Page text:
How we achieved an ‘outstanding’ rating in our CQC inspection
GP-first triage and a proactive approach to the Friends and Family test helped us secure an ‘outstanding’ rating, says Salford Health Matters’ chief executive Neil Turton
Name Salford Health Matters
List size 15,000
Full-time equivalent GPs 8
Inspection date 3 October 2014
The CQC praised our access policy
It was seven years of hard work rather than two weeks of preparation that got us ready for the CQC inspection. The Doctor First appointment system, which we’ve used for two years, helped us perform well. Our GPs speak to all patients who request a consultation on the phone, which gives us the capacity to meet demand on the day because we find that 60% of patients can be safely managed through the call. It also gives GPs more control over how long each consultation lasts. However, we have to balance access with continuity of care – we can’t guarantee that patients needing urgent attention would be able to see the GP requested. But overall, the system has improved safety, effectiveness and enabled us to provide better care.
Inspectors noted the benefits of running our three sites as if they’re one practice
Salford Health Matters is made up of three practices on different sites across an area of several miles, so we use centralised functions to run them as one. This helps improve access because patients can attend any practice in the group and we also offer Saturday or late-night openings. We’ve also got a common IT system so clinicians can access the notes of any patient, as well as viewing appointment bookings for all practices. Having a central business unit and HR team has also enabled us to economise – otherwise we would never have made it financially.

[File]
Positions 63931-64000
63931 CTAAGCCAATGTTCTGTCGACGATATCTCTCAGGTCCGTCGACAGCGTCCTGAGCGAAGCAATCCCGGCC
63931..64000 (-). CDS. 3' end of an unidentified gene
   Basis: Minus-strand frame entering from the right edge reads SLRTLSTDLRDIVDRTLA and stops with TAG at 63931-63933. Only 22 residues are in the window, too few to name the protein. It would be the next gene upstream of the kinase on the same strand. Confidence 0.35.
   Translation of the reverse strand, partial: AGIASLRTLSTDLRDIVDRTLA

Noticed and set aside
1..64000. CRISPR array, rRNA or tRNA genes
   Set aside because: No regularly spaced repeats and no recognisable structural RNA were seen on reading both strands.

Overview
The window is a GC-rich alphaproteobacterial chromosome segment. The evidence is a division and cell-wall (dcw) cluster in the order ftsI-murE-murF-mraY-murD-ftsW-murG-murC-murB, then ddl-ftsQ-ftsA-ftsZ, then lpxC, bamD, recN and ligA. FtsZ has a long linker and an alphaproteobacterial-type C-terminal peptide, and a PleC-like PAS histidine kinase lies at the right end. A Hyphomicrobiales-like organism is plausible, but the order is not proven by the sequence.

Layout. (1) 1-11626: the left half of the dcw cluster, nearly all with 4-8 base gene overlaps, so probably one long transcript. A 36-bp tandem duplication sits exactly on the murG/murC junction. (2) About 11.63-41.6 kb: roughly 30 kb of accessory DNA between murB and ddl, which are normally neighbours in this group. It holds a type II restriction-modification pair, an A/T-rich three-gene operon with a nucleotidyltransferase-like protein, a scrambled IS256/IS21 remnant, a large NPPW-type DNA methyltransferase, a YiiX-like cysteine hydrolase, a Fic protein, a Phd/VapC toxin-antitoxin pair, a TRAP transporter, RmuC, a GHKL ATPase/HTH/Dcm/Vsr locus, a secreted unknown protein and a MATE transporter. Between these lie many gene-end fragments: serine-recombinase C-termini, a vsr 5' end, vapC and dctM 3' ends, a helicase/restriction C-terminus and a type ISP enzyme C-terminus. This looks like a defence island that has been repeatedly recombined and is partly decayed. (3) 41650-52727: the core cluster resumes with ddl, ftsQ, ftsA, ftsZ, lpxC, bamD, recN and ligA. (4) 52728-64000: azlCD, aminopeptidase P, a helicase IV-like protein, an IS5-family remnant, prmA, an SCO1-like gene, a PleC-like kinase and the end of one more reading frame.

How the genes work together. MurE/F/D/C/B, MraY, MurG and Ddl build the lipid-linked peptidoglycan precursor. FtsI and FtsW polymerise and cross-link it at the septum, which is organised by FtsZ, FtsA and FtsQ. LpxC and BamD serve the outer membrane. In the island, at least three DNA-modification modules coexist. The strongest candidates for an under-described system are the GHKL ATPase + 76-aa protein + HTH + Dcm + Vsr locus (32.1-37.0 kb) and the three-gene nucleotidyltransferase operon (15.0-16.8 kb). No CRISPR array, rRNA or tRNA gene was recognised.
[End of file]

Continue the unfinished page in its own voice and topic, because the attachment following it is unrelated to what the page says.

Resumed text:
Our patient feedback system was commended
We are delighted to have been rated ‘outstanding’ by the CQC, but we don’t get it right all the time. However, the one thing we are really committed to is fixing things if they go wrong. Since November 2013, we’ve run the Friends and Family Test on a weekly basis. Then, we text patients who have indicated they’re ‘extremely unlikely’ to recommend us to find out what we can do better. The senior management team tackles overarching problems, while reception staff are asked to come up with pragmatic solutions.
The CQC recognised that our staff create a patient-centred culture
The heart of our success in the inspection was having a team who go the extra mile to offer good patient experience. We look for recruits with excellent communication skills, who are interested in preventive health and working in a not-for-profit organisation.
Our GP roles could be described as ‘salaried plus’, offering development and leadership opportunities, while our advanced nurse practitioners hold masters-level qualifications.Our team is non-hierarchical and we have a performance development review process, regular one-to-ones with employees, and we pay our reception staff on Agenda to Change terms.
We have had to grow our list to maintain income
We haven’t made a significant profit since we started. In the last three years of our APMS contract the contract value was reduced by £100,000. When we changed to the PMS contract, we took another £100,000 hit. To keep our income steady, we’ve diversified and grown our list – we began with 11,500 patients and now have 15,000 and we’ve taken on a homeless service and a specialist children service.